At the edge of winter, I found myself at an in-between place. I had, out of strange coincidences, found myself standing outside of a restaurant called Cheddar’s in Columbia, Missouri. I had always seen the sign as I drove through on my way home from, or to, the university I attended. Lit up orange, ironically, I never really knew what kind of place it was, but I was about to find out. I was there to meet someone. A woman whom I’d met through an online dating app that I loaded onto my phone for the purpose of entertainment, which sounds awful but the app existed on a superficial basis of prejudice to begin with. I was in college and my roommate and other friends had been using it for legitimate purposes and I found it interesting and a good way to waste time. I never thought I’d meet someone. We agreed to meet at the restaurant for lunch since it was a mutual, public place, and she lived in the area.
I planned to arrive fifteen minutes early because I hate being late. When I got there, she hadn’t arrived so I put my name in for a table and decided to stand outside. It wasn’t too cold, but I could see my breath. I wore jeans and a thick peacoat. There I waited, on a sidewalk, nervous yet excited. Then she arrived. She wore jeans and a pink coat. She seemed to bounce when she walked and her hair, tied up in a ponytail, bounced along behind her from side to side like a counterbalance. A way to physically balance the life beaming out of her. She smiled and I froze. A giddiness rose in me that overrode the nervousness and I smiled back.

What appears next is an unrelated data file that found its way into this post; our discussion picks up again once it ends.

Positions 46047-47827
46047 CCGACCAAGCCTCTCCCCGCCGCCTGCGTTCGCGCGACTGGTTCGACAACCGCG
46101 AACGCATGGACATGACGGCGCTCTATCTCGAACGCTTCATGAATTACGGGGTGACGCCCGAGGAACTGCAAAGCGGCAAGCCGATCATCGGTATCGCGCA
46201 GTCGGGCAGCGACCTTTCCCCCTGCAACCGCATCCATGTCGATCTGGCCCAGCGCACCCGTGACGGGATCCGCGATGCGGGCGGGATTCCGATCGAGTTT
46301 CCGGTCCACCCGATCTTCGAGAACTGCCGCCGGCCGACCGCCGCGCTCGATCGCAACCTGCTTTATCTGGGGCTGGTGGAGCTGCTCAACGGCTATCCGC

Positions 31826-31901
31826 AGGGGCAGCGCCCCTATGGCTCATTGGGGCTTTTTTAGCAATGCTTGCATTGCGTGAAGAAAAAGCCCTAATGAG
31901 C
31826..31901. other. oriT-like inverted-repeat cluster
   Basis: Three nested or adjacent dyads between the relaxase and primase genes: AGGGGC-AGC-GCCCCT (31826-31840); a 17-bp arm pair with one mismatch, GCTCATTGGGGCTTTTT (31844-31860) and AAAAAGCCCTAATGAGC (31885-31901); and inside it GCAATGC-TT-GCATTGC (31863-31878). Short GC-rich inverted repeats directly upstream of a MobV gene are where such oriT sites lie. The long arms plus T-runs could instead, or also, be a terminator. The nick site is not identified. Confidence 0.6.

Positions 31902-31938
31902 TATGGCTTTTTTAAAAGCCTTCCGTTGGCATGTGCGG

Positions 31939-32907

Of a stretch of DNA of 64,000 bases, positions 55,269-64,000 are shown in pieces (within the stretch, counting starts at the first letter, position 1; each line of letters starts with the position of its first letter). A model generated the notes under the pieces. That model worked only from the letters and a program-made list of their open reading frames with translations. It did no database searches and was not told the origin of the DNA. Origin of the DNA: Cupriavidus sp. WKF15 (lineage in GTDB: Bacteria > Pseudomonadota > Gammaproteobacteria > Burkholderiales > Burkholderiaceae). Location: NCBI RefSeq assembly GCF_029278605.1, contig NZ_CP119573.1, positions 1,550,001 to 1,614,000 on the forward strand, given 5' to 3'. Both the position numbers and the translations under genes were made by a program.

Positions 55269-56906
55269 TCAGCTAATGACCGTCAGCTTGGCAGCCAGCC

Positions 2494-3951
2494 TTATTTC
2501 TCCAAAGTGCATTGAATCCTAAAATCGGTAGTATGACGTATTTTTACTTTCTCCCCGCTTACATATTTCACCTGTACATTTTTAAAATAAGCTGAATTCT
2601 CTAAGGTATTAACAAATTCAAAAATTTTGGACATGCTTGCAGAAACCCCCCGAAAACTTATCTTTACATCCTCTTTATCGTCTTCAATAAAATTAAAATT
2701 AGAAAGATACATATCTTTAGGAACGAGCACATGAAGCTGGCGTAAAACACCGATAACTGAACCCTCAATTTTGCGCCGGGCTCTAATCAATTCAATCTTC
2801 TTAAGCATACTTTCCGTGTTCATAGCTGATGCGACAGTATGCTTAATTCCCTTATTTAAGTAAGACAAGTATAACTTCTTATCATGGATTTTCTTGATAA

“Ryan?” she asked.
“That’s me.” We hugged, not really knowing what else to do.
We walked inside and waited among a small crowd of people until our table was ready. We made small talk about the drive in and the weather until we got to our booth. The small talk turned to food and she admitted she’d been there before so I asked for recommendations and she suggested the buffalo chicken wrap which I ordered. The conversation moved from topic to topic smoothly without a lull or any feeling of discomfort. We were strangers meeting for the first time but fell together like a flock of birds weaving through the sky. We’d talked through text for a short while before we set up the date. That was two weeks prior and she had initiated the conversation (something she will take credit for the rest of our lives).
As we ate, we discussed the strangeness of online dating. Neither of us had done it before and agreed it was a strange way to meet and joked about the possibilities of each other being murderers. Then we realized how small our chances of connecting had been. The app only searched within a maximum fifty-mile radius. She lived in the middle of the state and I was attending school on one edge of the state, but had driven home to the other side of the state the weekend we matched. My drive brought me within range of her. If I had decided to visit home a weekend earlier or a few days later, we probably would never have met. It’s a small world, but at the same time immense, and our chance of meeting seemed infinitesimal. Smaller than being struck by lightning, yet we were both in that moment mesmerized with each other.